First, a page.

On November 11, 2014, spectators from around the campus and community had the opportunity to see a performance by the David L. Walters Department of Music Jazz Program.
The four Big Bands presented their repertoire to the audience with musical and personal confidence.
Every single part is important, as was exhibited by percussionist Danny Moore on guiro. “It actually adds quite a lot to the piece musically,” he says.
Students build confidence knowing the importance of these parts, no matter how big or small they may seem to the audience.
“Often times, you’re the only person playing that part, so it brings out a lot of confidence,” says trombonist player, Susana Rivas. “You learn to keep mistakes to a minimum and recover from them quickly.”
Several of the students had the opportunity to solo during various pieces – another key to confidence building in jazz.
“You have to know your horn like you know your voice,” says trombonist Braden Barrentine. “If you can sing it, you should be able to play it,”
Most jazz student are painfully aware of the importance of developing their own style, whether through playing or conducting. Dabbling in all genres gives a little more depth and significance to the developing style of each musician, as it is really easy to mimic a teacher or instructor rather than create a unique style.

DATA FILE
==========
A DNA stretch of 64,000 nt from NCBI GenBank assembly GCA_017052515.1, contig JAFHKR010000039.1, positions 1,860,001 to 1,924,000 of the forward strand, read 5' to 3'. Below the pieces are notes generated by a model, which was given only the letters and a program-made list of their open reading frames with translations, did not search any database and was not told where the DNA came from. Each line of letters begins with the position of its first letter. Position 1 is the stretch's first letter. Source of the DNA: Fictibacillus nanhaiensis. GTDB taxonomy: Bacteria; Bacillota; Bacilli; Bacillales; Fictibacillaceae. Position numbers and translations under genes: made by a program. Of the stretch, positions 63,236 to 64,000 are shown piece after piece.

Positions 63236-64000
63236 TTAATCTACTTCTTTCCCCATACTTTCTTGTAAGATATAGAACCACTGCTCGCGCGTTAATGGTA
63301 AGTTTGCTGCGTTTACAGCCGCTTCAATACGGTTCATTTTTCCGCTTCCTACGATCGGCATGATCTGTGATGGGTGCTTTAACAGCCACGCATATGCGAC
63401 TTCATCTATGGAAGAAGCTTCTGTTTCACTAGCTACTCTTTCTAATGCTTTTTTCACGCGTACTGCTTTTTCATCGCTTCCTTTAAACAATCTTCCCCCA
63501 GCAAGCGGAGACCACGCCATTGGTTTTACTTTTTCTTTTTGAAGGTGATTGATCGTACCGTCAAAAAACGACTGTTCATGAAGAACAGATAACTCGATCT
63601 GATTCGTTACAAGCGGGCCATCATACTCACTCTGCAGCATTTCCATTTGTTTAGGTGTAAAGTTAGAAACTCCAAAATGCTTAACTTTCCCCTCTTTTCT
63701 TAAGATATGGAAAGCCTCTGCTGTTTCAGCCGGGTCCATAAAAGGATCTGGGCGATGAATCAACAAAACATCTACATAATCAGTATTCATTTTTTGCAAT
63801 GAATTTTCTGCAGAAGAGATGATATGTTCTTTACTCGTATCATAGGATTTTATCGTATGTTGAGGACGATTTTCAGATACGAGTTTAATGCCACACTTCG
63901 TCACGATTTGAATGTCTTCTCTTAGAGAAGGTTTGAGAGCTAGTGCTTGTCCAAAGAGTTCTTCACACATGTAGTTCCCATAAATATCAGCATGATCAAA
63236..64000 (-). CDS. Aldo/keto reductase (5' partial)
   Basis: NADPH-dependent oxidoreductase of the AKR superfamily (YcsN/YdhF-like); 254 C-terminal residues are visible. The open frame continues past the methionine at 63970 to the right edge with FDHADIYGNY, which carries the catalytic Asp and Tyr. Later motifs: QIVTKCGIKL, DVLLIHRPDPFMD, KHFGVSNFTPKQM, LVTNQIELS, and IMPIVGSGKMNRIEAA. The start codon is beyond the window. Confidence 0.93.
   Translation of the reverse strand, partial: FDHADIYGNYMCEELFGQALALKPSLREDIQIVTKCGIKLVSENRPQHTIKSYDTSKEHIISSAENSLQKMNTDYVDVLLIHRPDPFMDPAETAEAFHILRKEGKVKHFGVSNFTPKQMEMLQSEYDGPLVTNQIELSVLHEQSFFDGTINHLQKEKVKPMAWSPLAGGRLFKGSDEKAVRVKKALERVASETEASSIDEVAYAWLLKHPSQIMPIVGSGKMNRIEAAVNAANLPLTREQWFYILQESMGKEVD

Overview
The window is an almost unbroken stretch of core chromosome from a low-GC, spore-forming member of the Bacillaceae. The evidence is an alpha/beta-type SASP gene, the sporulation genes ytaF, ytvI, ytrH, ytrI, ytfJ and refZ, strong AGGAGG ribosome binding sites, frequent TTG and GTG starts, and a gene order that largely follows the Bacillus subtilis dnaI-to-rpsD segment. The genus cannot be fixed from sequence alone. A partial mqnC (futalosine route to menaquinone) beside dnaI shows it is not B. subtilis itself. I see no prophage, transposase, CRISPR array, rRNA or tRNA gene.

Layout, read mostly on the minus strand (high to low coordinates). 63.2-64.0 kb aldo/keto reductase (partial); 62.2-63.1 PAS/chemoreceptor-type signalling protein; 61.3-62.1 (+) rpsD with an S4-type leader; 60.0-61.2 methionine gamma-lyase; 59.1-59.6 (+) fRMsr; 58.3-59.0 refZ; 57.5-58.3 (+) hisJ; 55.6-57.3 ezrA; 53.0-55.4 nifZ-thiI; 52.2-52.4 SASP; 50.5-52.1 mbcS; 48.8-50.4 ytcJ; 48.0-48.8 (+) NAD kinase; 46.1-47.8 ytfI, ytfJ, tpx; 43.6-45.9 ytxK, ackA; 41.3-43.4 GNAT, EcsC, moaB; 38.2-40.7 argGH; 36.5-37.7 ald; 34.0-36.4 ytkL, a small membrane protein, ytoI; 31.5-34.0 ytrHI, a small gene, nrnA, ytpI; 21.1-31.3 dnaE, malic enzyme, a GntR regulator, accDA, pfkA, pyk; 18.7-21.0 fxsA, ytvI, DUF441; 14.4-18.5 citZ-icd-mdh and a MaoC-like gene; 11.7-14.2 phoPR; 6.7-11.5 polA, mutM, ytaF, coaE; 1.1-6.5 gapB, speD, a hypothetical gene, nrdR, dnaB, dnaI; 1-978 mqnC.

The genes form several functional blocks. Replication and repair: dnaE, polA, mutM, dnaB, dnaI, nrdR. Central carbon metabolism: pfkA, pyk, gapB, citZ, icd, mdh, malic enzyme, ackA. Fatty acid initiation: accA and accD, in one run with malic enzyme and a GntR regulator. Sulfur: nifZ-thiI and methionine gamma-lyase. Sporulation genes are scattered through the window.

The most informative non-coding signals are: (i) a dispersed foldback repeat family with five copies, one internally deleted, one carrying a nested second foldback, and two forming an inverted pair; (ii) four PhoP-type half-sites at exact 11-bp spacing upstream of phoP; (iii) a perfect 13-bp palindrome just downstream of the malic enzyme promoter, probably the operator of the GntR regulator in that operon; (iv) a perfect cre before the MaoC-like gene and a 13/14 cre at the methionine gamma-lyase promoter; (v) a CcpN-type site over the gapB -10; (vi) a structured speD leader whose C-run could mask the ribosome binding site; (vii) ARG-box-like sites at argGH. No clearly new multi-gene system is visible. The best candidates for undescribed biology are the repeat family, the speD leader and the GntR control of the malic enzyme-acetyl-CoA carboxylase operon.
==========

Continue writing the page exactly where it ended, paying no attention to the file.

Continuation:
Music isn’t always about being satisfied and comfortable with what we hear or interpret; some people pat themselves on the back for dipping into a few artistic cultures, but immersion is essential.
Music, along with all art, takes patience. It takes patience to sit through a three hour opera or listen to a beginner muddle through “Mary Had A Little Lamb.” Jazz has a direct effect on each student and their idea of patience. They will literally do whatever it takes to be the best.
Non-musicians provide a totally different perspective at any concert, regardless of their reason for attendance.
“It was a great experience, and I enjoyed the atmosphere,” says JSU student, Dalton Moore.
Another student, Samantha Fowler, agreed. “It kind of adds a little culture to JSU,” says Fowler.
Other students attending the concert for academic responsibilities found the experience equally enjoyable.
“It was actually pretty enjoyable,” says JSU student Micah Kelley. “I may even start attending more of these concerts.”
In the end, that’s all any artists really wants; artists like for others to appreciate their world, even if it means just having something to talk about at lunch the next day.